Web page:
We Fell From The Top Of The End Of The World is an EP that spans every peak and valley and truly introduces the listener to the scope of this band. Edityourhometown have a vast and expansive sound, and you can hear every tendril of it within this EP.
With the first song You’re So Fast, For Being So Small Edityourhometown open the EP with an explosion. They sound like a band possessed and to those uninitiated with the Math Rock sound it may seem chaotic and nonsensical. The trick of it is that this is some of possibly the most technical and tightly interwoven music out there. Lyrical duties are split on this track and whilst you could never call it harmonic the echo and call, back and forth lyric delivery fits perfectly atop the jarring guitars. Sitting in the middle of this track is a tasty little instrumental, seemingly coming out of nowhere and donning a sombrero is a licking of spanish guitar and “arreeeeba” which positively stinks of sweaty, sunny, summer dancing. When the vocals return, they are far softer, and more classically appealing, the darkness is this time brought to us in the lyrics themselves rather than the delivery with lines such as “I see her, she’s clawing lines into her blackened eyes” and “sat in the darkness is a figure, he grabs her by the neck and cuts her throat“. In just this one track you can hear all the different directions this band is likely to rocket off in, and it is a dazzling display. It is also made abundantly clear that there is unlikely to be much of that verse-chorus-verse bullshit going on in this EP, which I for one won’t miss at all.
With track two If You Don’t Get That Mask Back Something Terrible Will Happen the band explore further levels of technicality, lacing delicately passionate vocal delivery and scattering skillful guitar over the top of it’s thumping rhythmic base. Both melodious and manic this track is another excellent reason to give this EP a listen, it may even be the Yack personal favourite.
Behind The Ivory’s Short Of Tea & Ray is a different beast entirely, it is essentially poetry, dancing politely atop a stripped back and simple guitar. Lyrically it is arresting, and taking the time to immerse yourself fully in this track, maybe over a couple play-throughs is advised. Trying to dissect or display the lyrics without the context of the song itself as a whole is pointless, listen carefully and analyze it yourselves. This momentary tranquility kind of feels like walking into the eye of a storm and discovering that at it’s heart is a sun dappled meadow, you lay down for a moment and enjoy the peace, knowing that with every passing second the storm is once more edging slowly closer.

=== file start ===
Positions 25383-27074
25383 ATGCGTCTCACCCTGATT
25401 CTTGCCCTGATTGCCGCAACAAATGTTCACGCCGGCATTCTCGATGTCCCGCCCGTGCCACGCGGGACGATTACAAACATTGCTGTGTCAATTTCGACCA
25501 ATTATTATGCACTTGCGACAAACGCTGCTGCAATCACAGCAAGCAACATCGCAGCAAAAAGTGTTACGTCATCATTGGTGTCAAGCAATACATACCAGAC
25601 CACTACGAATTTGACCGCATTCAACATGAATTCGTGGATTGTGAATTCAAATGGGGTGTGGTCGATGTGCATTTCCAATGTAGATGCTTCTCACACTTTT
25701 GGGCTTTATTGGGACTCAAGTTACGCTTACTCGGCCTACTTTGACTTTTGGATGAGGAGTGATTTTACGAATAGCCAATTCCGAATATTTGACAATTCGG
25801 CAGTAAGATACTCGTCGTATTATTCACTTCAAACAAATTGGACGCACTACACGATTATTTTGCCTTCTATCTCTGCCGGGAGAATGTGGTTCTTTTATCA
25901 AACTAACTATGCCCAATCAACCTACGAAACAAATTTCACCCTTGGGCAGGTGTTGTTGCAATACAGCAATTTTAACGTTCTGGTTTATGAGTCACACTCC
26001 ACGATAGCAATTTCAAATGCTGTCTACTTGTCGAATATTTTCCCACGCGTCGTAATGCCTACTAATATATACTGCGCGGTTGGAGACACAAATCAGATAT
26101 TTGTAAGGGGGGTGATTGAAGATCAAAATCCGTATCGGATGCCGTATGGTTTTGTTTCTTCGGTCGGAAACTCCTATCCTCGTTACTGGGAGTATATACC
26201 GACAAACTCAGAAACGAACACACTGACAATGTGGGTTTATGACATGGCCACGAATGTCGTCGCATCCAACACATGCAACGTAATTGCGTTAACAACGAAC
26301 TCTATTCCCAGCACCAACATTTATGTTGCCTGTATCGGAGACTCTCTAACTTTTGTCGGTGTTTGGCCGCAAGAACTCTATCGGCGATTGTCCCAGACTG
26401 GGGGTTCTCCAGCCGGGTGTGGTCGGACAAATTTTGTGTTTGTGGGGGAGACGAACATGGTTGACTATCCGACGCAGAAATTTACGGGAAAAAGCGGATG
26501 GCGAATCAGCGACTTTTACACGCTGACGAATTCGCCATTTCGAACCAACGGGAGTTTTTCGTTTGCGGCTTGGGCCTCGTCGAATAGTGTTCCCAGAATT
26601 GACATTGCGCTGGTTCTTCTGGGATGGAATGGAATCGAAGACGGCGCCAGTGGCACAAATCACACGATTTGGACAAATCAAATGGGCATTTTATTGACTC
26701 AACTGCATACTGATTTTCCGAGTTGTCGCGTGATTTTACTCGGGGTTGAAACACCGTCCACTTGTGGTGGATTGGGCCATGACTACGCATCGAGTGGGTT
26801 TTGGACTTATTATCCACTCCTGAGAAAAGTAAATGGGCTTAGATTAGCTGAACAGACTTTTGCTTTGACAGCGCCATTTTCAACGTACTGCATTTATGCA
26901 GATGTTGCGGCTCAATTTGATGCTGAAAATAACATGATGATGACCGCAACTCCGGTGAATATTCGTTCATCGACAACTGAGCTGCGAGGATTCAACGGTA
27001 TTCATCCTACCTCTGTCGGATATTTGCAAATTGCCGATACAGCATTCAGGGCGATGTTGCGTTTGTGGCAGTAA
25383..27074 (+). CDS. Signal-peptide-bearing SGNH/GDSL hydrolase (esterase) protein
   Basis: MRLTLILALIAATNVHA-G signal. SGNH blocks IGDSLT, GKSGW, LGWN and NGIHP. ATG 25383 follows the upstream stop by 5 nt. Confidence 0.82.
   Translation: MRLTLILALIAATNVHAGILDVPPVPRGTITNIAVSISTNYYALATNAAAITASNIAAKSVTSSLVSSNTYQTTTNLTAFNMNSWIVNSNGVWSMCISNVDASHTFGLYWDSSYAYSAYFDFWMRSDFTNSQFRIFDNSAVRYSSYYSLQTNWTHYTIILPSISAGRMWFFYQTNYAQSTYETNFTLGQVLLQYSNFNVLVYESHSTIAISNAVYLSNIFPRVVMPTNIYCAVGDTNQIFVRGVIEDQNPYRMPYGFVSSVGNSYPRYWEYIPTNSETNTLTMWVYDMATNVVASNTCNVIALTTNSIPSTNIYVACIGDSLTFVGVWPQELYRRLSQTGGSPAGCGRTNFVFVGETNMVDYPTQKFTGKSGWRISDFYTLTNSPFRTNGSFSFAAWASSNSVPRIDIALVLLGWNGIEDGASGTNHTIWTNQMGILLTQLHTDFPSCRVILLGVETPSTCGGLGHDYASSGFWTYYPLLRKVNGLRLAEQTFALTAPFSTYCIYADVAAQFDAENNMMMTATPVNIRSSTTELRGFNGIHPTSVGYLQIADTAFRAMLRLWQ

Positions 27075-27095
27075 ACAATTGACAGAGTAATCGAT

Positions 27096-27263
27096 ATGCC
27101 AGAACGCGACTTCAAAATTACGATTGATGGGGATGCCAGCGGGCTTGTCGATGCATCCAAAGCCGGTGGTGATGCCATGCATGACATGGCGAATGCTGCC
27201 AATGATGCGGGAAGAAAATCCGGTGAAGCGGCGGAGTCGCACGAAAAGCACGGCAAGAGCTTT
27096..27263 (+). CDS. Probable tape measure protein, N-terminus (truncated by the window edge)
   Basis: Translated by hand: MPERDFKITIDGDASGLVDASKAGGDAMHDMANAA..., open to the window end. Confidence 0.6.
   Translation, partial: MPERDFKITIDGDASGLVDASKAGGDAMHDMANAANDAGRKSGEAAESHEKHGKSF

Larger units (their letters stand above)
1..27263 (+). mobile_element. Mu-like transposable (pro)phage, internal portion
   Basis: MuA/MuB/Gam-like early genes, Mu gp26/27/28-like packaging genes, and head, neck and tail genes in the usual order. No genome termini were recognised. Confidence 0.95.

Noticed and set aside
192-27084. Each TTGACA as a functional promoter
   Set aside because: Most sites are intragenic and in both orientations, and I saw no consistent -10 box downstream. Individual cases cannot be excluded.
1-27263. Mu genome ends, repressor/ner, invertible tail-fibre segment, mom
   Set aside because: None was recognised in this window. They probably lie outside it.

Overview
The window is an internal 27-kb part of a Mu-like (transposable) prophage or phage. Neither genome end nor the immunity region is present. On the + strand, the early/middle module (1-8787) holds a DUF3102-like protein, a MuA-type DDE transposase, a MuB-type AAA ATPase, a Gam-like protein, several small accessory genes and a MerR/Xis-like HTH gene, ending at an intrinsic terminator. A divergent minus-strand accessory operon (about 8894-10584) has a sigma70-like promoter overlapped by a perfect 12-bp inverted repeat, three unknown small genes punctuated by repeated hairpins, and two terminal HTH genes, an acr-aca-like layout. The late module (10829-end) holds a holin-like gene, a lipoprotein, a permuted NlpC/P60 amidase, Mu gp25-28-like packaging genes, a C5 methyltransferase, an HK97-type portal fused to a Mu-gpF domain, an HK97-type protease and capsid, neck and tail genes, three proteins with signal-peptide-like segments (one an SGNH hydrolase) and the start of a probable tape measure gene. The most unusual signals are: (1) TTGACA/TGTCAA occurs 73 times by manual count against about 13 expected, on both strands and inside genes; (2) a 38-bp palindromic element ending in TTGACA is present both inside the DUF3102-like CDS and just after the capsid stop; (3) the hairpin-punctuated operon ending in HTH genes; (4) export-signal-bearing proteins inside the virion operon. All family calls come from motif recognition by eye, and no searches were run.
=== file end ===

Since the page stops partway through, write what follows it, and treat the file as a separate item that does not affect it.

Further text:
The storm hits in the form of I, Chairman Drekk, Have A Question but if you think that means it is time to flee you are mistaken, stay precisely where you are and bask in the tumultuous and raw beauty of it. This track provides a more typical and universally appealing sound, in equal parts heavy and soft, with a more stylistic vocal approach. It introduces yet another side to this band, and it’s a meaty and full sounding one.
Don’t Talk, Don’t Even Chuckle, Next Time You Turn The Valve mixes all the elements heard on the previous tracks and builds them together creating a kaleidoscopic collage. This results in what for me is the best track on the album, their influences and ideals all coming together in one furiously fevered track. Progressing from the almost Inme meets Enter Shikari start into their frenzied math rock core bringing to mind Hella and Lightning Bolt, from there the track quietens down again and we’re hit with the poetic once more, with a simple but powerful lyrical refrain.
We Fell From The Top Of The End Of The World makes symmetry out of chaos and order, the technicality and lyrical poignancy winding together in a dizzying display. Like an onion the clash can at first be an abrasive one, but peeling back the layers and examining just how perfectly they slot together is an interesting and rewarding experience. This is a professional and expertly produced EP from a band that take what they are doing seriously and that allows the passion at the heart of it to sing out.
Words by Matt Miles
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